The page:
The first thing, I reminded myself, was that everybody’s journey is different.
With my physical problems, it has not been easy to focus.
I have to juggle a ton of things, as a husband, son, consultant, patient and student.
And while it may seem all dark and gloomy, I was surrounded by incredibly loving and helpful people, which has made my journey, a lot easier than it would have been without them. My wife, my mother, my friends … all pillars of support!
So the pace I am at, might be much slower than other people, but it reminded me of something my physio said to me when I was sure, I would never be able to run more than 2 minutes straight.

You might be slow.
You might be fat.
You might be in pain.
But you will be better much sooner than other folks I know.
Because you are doing it.
While the rest are still sitting on their asses, moaning.

The second thing I did, was to take stock of how far, I have actually come.
Yes, I am not as financially well off as I would like to be.
Yes, life has kicked me in the nuts, more times, than I would like to count.
But I dug myself out of poverty.
I am working myself to the best shape of my life.
I could barely walk two years ago, and now I am practically running.
I am steadily inching to being my weight in my early twenties (while being much fitter than I was then)

So the problem is not me.
It might take time.
But I can do this.

And as I am doing this second public round of a hundred days of code, I realise all I have to do is to have no shame about my speed (or my abilities), and be resiient and persistent.

And to remind me about just how far I have come, I write this down.
I started nearly three years ago. I wasted a year, spinning my wheels.
And then I found Kushal and DGPLUG. A more supportive mentor and a more welcoming community, I hadn’t experienced in my life. I am still learning from them. And they still teach me with unending patience. If you are ever on IRC, just come say hi on the #learnandteach channel on Freenode.
I started learning the basics from a kids book, because the big ones were confusing.
I tried learning python after that, but I failed.
I tried lots of books, and online sites, but I just could not get it.
I realised that just learn the syntax and go, does not do a thing in my brain.
Or the excellent Python for You and Me would have been just the ticket.
Then I realised that maybe learning more basics would help.
And that this was not something I could learn in a few weeks or months.
So I studied the raw basics of computer science, so I could understand, what was what.
And then I understood some.
I then took my time and read the biggest non fiction book I ever read in my life. The Lutz Python Book.
And I understood some more.
I went and watched a series of videos by some kid on youtube.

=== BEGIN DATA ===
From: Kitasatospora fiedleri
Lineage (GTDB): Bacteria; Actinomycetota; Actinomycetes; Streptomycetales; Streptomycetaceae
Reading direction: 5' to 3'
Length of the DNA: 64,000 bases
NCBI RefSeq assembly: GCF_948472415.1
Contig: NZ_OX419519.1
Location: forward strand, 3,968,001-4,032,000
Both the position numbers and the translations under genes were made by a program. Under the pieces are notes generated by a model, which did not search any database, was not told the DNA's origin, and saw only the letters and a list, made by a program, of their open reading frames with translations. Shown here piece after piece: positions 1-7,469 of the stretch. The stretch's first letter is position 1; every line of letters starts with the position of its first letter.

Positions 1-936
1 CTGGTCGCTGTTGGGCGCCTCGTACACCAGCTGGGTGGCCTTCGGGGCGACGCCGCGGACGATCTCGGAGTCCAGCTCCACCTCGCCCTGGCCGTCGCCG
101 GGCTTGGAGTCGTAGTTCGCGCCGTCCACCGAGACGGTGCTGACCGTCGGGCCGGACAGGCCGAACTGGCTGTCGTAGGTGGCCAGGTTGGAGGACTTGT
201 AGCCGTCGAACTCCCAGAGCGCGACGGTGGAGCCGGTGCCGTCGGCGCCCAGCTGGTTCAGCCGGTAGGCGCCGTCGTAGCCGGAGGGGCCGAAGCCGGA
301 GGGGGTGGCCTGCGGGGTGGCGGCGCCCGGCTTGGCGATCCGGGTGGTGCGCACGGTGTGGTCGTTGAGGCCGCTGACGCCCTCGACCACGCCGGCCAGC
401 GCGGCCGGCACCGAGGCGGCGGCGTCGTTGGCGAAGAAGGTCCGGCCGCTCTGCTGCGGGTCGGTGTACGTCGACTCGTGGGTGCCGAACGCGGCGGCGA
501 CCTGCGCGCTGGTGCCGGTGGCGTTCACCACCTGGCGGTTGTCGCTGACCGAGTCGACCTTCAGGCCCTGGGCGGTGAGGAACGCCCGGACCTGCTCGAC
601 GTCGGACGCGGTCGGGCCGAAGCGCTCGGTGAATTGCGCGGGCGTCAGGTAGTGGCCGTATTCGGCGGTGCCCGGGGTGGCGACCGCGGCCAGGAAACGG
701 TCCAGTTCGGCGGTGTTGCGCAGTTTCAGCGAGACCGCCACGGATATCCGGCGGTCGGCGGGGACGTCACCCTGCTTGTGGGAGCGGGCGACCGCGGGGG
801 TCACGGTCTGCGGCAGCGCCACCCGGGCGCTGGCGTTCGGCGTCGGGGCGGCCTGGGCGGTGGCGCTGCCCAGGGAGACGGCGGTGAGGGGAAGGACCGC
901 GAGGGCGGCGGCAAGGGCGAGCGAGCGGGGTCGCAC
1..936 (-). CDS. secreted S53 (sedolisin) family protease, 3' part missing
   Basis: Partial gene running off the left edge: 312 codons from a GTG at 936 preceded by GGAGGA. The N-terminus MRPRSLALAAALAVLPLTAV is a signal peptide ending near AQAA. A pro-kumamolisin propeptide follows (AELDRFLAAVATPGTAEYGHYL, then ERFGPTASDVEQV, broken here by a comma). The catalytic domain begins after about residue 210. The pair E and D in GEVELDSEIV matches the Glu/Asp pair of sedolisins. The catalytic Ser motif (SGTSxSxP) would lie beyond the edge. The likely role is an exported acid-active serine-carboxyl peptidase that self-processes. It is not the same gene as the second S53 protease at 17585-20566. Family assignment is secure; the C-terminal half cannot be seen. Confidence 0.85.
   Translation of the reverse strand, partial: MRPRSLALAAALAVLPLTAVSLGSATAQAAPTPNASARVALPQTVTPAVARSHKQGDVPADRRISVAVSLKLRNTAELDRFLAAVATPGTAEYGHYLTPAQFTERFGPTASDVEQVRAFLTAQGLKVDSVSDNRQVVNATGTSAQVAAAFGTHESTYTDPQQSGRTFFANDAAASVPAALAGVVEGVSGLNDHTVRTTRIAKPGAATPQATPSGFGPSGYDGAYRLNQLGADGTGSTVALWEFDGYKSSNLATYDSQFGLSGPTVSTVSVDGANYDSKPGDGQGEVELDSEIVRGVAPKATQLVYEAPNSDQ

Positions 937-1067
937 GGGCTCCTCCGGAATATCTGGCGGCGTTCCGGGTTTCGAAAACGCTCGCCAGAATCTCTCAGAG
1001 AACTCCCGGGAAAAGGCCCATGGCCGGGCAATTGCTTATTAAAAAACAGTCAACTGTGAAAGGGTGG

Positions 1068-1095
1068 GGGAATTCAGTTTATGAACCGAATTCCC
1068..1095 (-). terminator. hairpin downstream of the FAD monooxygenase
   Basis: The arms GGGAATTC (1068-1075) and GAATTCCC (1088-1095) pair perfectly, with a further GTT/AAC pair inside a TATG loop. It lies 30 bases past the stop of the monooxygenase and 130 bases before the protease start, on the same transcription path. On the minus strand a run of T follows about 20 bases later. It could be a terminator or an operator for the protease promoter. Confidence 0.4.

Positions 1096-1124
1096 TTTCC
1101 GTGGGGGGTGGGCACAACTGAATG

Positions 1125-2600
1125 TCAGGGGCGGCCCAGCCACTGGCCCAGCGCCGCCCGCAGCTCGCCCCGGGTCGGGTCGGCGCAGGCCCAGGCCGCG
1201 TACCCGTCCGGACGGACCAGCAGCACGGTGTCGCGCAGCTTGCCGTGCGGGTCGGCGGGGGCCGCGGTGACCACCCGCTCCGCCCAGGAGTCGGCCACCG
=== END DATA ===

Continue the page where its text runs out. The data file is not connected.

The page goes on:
And I understood some more.
Just doing all this took the better part of a year and a half.

Now here I am.
On the cusp of a moment, when I think the dam might break.
Because things make sense faster now.
I can read what other people write and actually understand.
I can think for myself and write short programs.
I can understand what the other folks teach and get it.
From here on, it seems just like a matter of loads of practice.

I write this though, to remind myself, that if this moment is not to be, then I needn’t worry.
I can see how far I have come.
I will do this.
All I need to be is shameless in my learning, patient in my attitude, and resilient in my mind.

P.S. I realised all this was inspired by an old Aurelius quote,

“True good fortune is what you make for yourself. Good fortune: good character, good intentions and good actions.”


  1. Spoiler. It wasn’t. Just an enlarged spleen acting up due to complications from the bug. Still serious. Just not a heart attack :) 

A Hundred Days of Code, Day 017

Finally done with the program!
It’s a tiny little game.
You’re a wizard battling monsters in a forest.

This was really difficult for me to write and understand.
But I kinda do now, and am better off for it.
Totally worth the slog.

I learnt,

  • the basics of object oriented programming
  • how to write classes
  • how to inherit classes
  • the basics of polymorphism

I’d heard of programming ‘paradigms’ before.
OOP was one of the most bandied about terms I’d heard.

And now that I am slowly understanding stuff, it seems more and more to me, that most stuff is nothing fancy.
It’s just a name. It’s just a name, so that you can convey a lot of information to others in just a few words.

And I realise that all these holy wars over paradigms and languages and editors are all just a fool’s errand.

They’re recipes to make stuff.
They are patterns you can use.
They are tools you can use to bring forth your imagination into being.

There are no better or worse languages, paradigms, tools or what have you.1 There is just this thing. And there is that thing. And there is another thing.

Choose what fits you, your mental model and what you think is best for the work you are trying to do, and the people you have to work with.
It’s mostly just common sense.

The code’s here at Gitlab and Github.


  1. I’m sure, there could be stuff that is objectively flawed, but that pales into insignificance over the flame wars I’ve read all these years.